By Jeremiah Ong


The curtains fell on Team Singapore’s Asiad campaign with a sparkling finale by the artistic swimming team in the free routine at the Hangzhou Olympic Sports Centre Aquatic Sports Arena on Sunday (Oct 8).


The eight-woman team were keen to end on a high and strutted out to the pool with their game faces on. 


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Team Singapore’s artistic swimmers prepare to enter the pool for the free routine event. (Photo: SportSG/ Andy Chua)


After a three and a half minute long display filled with audacious mid-air flips and coordinated sequences, the eight-woman team exited the pool where they endured an even longer wait to see their scores.


As they looked on eagerly at the scoreboard, they found themselves reaching out for the hands of the person by their sides with equal parts anticipation and nerves.


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The eight-woman team earned a credible fourth in the free routine event on Sunday (Oct 8). (Photo: SportSG/Andy Chua)


Their patient wait for the free routine score was not for nought.


213.5834, was the figure flashed on the jumbotron prompting wild cheers from the crowd. Members of the team covered their mouths in disbelief while others took turns jumping in delight and embracing each other.


As they were ushered out, whistles of approval were still heard in the crowd. 


The score put them in fourth in the free routine only behind powerhouses China, Japan and Kazakhstan. Their combined score of 575.6164 across the acrobatic, technical and free routines put them in fifth out of the eight-team field, climbing up two places since the 2018 edition.


Vice-captain Claire Tan, who was anxious at the long wait, said: “I could hear my coach muttering ‘please, please’ next to me and my teammate kept squeezing my hand. I could feel we were all holding our breath. When the score finally flashed on the screen, I didn’t even see it before I heard my coach scream and tackle me with a hug. 


“As I hugged her back, I didn’t need to look to know that we had managed to receive our fully declared difficulty. As the screams of my teammates dissolved into sobs, I was overcome with emotions: immense relief, pride and an overwhelming sense of accomplishment. It was a long road filled with many challenges and I think we were all so happy and relieved that it was finally over and that our efforts had borne fruit.”


Captain Vivien Tai was equally proud of her team’s display.


“I am very satisfied with our performance at this Games. Our road to the Asian Games definitely wasn’t an easy one. With the new change in the scoring system, there was a lot of learning to do and fine-tuning of routines. Our goal at this Games was to improve our placing from the 2018 games and I am glad we managed to attain that goal.”


It was also a journey of growth for two-time Asiad participant Tai.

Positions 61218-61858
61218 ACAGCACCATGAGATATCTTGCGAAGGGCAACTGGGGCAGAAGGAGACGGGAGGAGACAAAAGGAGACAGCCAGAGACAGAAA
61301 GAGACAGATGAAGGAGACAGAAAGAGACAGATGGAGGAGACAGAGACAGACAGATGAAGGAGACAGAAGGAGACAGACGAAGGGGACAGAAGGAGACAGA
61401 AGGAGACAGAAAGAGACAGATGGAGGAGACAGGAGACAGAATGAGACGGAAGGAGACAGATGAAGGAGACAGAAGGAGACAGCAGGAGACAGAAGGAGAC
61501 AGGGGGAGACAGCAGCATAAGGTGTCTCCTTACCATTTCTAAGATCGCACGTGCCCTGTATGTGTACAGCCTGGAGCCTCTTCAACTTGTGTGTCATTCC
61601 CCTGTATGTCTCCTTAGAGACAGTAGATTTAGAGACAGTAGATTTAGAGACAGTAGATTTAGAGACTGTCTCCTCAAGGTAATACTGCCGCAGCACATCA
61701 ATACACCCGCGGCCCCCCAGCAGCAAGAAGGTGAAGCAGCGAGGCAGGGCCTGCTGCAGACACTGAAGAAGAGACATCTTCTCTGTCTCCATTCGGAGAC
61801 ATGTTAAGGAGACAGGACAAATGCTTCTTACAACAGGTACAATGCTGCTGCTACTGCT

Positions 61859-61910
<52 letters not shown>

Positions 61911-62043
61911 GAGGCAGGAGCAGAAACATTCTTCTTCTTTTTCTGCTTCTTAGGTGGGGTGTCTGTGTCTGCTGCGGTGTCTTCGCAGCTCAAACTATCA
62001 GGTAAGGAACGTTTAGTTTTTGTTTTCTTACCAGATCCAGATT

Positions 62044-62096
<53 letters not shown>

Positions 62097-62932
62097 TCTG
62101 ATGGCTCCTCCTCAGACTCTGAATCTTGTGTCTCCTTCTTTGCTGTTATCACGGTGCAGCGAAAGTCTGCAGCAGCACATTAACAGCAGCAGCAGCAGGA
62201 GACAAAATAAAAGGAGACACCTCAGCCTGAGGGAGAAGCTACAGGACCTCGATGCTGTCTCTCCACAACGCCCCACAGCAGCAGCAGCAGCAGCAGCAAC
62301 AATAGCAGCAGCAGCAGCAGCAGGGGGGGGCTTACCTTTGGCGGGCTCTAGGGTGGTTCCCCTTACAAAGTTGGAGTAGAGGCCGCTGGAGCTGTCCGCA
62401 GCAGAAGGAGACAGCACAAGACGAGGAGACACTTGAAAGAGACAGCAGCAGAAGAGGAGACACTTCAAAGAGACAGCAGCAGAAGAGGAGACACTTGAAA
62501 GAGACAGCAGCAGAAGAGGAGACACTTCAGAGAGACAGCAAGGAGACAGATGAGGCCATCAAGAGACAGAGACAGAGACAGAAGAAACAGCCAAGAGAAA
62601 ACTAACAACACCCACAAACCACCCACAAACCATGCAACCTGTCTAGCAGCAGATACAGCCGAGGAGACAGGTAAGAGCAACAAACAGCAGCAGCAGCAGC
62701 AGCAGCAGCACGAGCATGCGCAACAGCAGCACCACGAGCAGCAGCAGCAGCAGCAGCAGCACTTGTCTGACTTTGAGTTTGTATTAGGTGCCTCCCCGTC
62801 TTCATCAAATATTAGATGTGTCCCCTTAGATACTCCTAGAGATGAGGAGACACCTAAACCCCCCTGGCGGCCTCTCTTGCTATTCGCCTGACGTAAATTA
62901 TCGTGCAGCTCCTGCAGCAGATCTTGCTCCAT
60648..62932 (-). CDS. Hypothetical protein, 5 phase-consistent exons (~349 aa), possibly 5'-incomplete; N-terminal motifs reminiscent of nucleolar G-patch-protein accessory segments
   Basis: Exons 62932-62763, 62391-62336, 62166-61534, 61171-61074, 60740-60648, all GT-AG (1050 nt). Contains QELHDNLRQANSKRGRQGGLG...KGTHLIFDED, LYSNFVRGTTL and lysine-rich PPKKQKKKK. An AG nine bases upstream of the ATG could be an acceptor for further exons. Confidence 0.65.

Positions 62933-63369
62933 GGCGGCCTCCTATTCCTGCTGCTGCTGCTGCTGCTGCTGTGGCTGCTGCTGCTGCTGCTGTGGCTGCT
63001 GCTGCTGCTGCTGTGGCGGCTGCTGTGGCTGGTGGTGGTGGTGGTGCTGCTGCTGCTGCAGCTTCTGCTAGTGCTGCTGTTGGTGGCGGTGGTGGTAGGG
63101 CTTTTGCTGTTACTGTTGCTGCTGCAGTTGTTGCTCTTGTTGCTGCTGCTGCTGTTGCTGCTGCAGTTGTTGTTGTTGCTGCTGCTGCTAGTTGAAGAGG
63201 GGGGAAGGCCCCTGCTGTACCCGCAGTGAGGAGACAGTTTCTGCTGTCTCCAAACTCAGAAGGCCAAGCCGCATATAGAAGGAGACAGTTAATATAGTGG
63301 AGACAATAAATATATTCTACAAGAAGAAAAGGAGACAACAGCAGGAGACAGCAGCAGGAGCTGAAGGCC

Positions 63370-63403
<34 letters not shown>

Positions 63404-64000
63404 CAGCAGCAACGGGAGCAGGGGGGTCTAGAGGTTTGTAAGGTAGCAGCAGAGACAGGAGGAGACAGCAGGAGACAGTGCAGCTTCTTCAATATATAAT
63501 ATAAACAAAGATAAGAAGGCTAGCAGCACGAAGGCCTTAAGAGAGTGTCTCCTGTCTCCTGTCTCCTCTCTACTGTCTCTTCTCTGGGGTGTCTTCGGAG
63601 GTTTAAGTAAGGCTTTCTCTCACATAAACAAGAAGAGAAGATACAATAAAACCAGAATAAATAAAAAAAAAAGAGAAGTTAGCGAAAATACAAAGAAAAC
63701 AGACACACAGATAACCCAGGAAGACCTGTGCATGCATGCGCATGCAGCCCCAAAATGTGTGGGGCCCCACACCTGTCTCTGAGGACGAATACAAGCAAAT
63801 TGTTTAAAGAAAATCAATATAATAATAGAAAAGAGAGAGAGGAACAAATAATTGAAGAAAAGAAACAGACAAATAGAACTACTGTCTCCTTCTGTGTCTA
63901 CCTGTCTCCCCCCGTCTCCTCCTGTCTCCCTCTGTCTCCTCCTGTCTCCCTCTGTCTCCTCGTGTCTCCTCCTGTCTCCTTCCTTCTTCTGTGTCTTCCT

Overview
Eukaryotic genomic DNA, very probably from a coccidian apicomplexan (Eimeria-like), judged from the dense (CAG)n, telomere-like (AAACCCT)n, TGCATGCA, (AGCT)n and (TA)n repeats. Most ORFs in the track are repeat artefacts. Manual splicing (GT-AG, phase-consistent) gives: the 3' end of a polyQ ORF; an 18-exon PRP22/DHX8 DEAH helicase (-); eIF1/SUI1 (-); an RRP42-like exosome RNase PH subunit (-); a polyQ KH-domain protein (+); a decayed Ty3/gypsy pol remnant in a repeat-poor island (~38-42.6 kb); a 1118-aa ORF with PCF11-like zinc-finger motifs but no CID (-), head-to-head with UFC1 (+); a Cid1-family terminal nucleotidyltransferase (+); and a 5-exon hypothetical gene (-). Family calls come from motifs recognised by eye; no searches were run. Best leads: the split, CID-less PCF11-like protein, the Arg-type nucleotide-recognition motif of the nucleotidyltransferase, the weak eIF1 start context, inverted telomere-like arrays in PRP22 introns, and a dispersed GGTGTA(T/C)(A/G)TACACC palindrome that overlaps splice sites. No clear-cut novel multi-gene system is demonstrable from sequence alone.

“When I went for the 2018 Asian Games I was still quite young and as it was the first time (we) competed (at the) Asian Games, we all just took it as an experience. However, coming back now with a goal and leading a team, it’s been a stressful but also very fulfilling journey. Moreover, as the Asian Games was delayed for a year, I have been waiting for this Games for a while and finally coming here feels very surreal.”


Speaking on being able to lead her team over the past years, Tai expressed gratitude.


“I have definitely learnt a lot from my own teammates, coaches and team managers. I am grateful to be able to work alongside my team to achieve our goals.”


The youngest member of their team, 15-year-old Kiera Lee, was also grateful to have made her Asiad debut.


“​​I feel very grateful to be able to qualify for (the) Asian Games as it is one of the major Games and a once-in-a-lifetime opportunity. I also feel very accomplished, as we achieved the results we had aimed for and our tireless and intense training hours have paid off,” the Methodist Girls’ School student said.


The team will enjoy a short break before returning to the pool to prepare for next February’s World Aquatics Championships in Doha, with an eye on the following edition which will be held on home turf.


In the women’s duet combined final, Miya Yong and Debbie Soh finished fourth (206.6833) in the technical routine and sixth (175.2875) in the free routine to finish fifth out of 10 overall.


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Yong and Soh took fifth place after they completed the free routine component of the women’s duet on Saturday (Oct 7). (Photo: SportSG/ Andy Chua)


The 19th Asian Games are held in Hangzhou, China from 23 September to 8 October 2023. For the latest Team Singapore coverage and news, follow Team Singapore on their social media channels (Facebook, Instagram, TikTok) or visit the official Team Singapore website.